(4) Examination of the structural fire fighting ensembles and ensemble elements and proximity fire fighting ensembles and ensemble elements shall be made by qualified members of the organization or by outside experts to determine the condition thereof.

    10.3.3 The organization shall determine a specific period of time for retaining custody of structural fire fighting ensembles and ensemble elements and proximity fire fighting ensembles and ensemble elements.

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    theres your answer. of course the NFPA can only recommend things like cleaning, storage and maintenance. you can choose not to follow them.

    Keep in mind the people that recommend retiring equip every 10 yrs are the same people that want to sell you new gear.

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    Quote Originally Posted by LeatherHed4Life View Post
    Keep in mind the people that recommend retiring equip every 10 yrs are the same people that want to sell you new gear.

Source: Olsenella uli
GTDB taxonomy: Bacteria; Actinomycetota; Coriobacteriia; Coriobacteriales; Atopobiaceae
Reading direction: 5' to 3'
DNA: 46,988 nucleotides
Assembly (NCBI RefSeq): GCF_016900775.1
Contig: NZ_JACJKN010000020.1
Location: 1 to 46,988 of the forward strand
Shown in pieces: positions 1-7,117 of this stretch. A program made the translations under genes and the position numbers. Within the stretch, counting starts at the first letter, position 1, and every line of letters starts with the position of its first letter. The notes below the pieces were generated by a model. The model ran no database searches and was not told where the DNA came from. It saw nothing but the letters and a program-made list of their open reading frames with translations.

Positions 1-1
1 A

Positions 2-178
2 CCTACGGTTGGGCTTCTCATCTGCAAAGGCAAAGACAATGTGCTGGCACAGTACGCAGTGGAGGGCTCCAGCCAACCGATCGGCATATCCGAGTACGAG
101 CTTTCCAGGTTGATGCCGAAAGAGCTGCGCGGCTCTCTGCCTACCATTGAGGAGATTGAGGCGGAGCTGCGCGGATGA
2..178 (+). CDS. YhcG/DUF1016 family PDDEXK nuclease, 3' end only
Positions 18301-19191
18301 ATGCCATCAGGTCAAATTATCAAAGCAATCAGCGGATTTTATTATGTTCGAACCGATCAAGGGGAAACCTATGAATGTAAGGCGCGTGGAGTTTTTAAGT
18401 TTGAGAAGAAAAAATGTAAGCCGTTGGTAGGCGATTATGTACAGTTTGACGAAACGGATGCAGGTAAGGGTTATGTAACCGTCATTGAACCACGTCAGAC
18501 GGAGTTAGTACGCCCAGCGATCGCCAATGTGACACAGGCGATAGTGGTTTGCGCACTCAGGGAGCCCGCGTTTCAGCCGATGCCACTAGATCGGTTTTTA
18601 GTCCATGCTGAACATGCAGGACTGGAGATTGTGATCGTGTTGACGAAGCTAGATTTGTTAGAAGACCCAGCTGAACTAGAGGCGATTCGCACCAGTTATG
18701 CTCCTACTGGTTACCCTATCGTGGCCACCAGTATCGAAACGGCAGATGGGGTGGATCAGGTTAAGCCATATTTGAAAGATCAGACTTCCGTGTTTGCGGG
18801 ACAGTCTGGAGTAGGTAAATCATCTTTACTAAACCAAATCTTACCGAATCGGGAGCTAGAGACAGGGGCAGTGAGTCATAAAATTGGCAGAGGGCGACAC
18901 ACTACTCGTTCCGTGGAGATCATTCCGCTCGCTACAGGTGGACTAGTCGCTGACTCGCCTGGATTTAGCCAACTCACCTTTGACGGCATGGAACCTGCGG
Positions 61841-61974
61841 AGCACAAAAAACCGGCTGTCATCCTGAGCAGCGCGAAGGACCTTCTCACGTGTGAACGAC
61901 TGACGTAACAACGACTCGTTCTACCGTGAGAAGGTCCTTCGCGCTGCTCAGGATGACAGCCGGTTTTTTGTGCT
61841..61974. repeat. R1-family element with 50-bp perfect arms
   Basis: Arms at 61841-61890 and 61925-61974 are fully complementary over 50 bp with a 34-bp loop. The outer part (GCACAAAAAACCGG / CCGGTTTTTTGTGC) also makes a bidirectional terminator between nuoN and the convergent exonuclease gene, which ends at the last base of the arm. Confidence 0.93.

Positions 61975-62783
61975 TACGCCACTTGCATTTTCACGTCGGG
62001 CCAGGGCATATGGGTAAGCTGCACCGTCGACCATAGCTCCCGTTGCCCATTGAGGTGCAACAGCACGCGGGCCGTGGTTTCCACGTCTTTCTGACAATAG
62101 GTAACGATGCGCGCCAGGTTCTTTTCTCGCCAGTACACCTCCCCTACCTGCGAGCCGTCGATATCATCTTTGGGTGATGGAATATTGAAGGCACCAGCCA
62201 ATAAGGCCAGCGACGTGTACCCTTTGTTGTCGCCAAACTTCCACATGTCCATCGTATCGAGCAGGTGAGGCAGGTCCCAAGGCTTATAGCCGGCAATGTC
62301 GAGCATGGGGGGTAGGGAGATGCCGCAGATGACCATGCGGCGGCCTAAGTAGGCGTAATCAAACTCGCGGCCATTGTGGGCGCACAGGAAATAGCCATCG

...and that, my friends, sums up NFPA in a nutshell
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    — C.D. Bales, "Roxanne"

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    That's exactly right. If you look deeper into the NFPA committees, you'll see that in most instances, the manufacturers or a representative of them are sitting in on the committee. Take for example proximity gear (silvers). There are only a few, and I'm talking about one maybe two suppliers of the silver material that supply the main vendors (Globe, Morning pride, etc.) And guess what, that company has a rep on the NFPA committee.
    Last edited by kferrara2002; 05-18-2008 at 08:11 PM.

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    I have lots of gear coming on 10 years, we take care of our stuff, but much of it is failing inspections by a qualified third party that does laundering and repairs.